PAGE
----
A radio image of the central portions of the Milky Way galaxy. The plane of the galaxy is marked by a series of bright features, exploded stars and regions where new stars are being born, and runs horizontally through the image. The radio bubbles discovered by MeerKAT extend vertically above and below the plane of the galaxy. (SARAO/Oxford)

By analyzing the nearly identical "extent and morphology" of the twin bubbles, the scientists believe they have found convincing evidence that these features were formed from a violent eruption that over a short period of time "punched through the interstellar medium in opposite directions."

"It is extremely exciting to be able to peer at the center of the Galaxy with such high definition and precision. This is the nearest supermassive black hole to us in the Universe, and MeerKAT has provided us with front row center seats. We are going to learn an enormous amount about how black holes feed themselves and how they influence their environments," says professor Steve Balbus, head of astrophysics at the University of Oxford. 

The research team says that the new observational capabilities are unlocking a "fossil record," which allows scientists to piece together the history of the Galactic center and the supermassive black hole that lurks there. The scientists say that even though the structure is likely to be a few million years old, it is still possible to observe it, and from there, infer from where it came.

"These enormous bubbles have until now been hidden by the glare of extremely bright radio emission from the center of the galaxy. Teasing out the bubbles from the background 'noise' was a technical tour de force, only made possible by MeerKAT's unique characteristics and propitious location in the Southern hemisphere. With this unexpected discovery, we are witnessing in the Milky Way a novel manifestation of galaxy-scale outflows of matter and energy, ultimately governed by the central black hole," says study co-author Fernando Camilo of SARAO in Cape Town.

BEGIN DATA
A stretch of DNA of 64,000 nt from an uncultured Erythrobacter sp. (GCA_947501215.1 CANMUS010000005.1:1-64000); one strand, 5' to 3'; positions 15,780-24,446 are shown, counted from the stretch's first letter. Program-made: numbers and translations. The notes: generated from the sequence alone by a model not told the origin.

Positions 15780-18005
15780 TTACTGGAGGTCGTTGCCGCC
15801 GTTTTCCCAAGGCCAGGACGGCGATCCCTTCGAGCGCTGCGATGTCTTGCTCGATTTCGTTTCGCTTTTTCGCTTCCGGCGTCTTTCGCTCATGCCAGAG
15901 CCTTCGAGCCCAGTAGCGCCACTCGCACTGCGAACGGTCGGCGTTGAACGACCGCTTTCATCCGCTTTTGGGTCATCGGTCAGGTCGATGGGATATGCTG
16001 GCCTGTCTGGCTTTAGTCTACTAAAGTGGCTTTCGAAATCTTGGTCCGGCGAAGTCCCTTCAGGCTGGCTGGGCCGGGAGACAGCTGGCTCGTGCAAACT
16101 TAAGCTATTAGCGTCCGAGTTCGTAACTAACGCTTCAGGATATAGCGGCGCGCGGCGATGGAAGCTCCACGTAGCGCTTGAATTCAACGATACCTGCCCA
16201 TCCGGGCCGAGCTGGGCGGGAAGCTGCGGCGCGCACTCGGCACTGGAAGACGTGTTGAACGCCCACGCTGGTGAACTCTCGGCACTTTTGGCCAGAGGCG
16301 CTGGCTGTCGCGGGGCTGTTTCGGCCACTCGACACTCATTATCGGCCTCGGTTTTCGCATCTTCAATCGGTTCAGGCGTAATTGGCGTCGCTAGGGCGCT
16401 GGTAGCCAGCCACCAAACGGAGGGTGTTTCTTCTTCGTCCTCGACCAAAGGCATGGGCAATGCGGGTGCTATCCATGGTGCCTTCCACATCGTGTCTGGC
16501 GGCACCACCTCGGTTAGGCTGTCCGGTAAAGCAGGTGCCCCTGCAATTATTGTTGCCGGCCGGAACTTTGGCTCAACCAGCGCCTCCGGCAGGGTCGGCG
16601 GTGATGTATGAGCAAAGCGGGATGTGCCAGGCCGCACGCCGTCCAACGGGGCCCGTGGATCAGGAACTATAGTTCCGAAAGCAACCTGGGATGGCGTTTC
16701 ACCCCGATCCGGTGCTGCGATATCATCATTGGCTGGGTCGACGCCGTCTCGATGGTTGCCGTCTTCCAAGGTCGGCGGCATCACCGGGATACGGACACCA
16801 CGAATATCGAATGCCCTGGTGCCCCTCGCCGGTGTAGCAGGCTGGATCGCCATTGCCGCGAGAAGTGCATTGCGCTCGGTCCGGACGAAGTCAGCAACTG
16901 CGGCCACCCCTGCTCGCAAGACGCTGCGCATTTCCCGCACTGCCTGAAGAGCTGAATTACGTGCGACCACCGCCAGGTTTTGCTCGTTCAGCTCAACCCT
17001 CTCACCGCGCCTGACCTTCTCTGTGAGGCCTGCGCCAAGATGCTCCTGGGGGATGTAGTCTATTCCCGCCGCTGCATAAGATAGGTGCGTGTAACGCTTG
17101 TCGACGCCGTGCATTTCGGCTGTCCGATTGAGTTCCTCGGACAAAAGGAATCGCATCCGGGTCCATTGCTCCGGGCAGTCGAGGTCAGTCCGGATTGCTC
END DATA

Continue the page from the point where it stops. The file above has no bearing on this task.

The event could also be the origin of the population of electrons that are required to power the radio emission from mysterious magnetized filaments, say astronomers. In the early 1980s, largescale, and highly organized magnetic filaments were discovered in the center of the Milky Way, 25,000 light-years from Earth. Their origin has remained an unsolved mystery despite the filaments being radio wave-emitting structures that stretch tens of light-years long and one light-year wide

"The radio bubbles discovered with MeerKAT now shed light on the origin of the filaments. Almost all of the more than 100 filaments are confined by the radio bubbles," says co-author Farhad Yusef-Zadeh, a professor of physics and astronomy at Northwestern's Weinberg College of Arts and Sciences and a member of the Center for Interdisciplinary Exploration and Research in Astrophysics (CIERA). 

The researchers believe that the close association of the filaments with the bubbles implies that the energetic event that created the radio bubbles is also responsible for accelerating the electrons required to produce the radio emission from the magnetized filaments.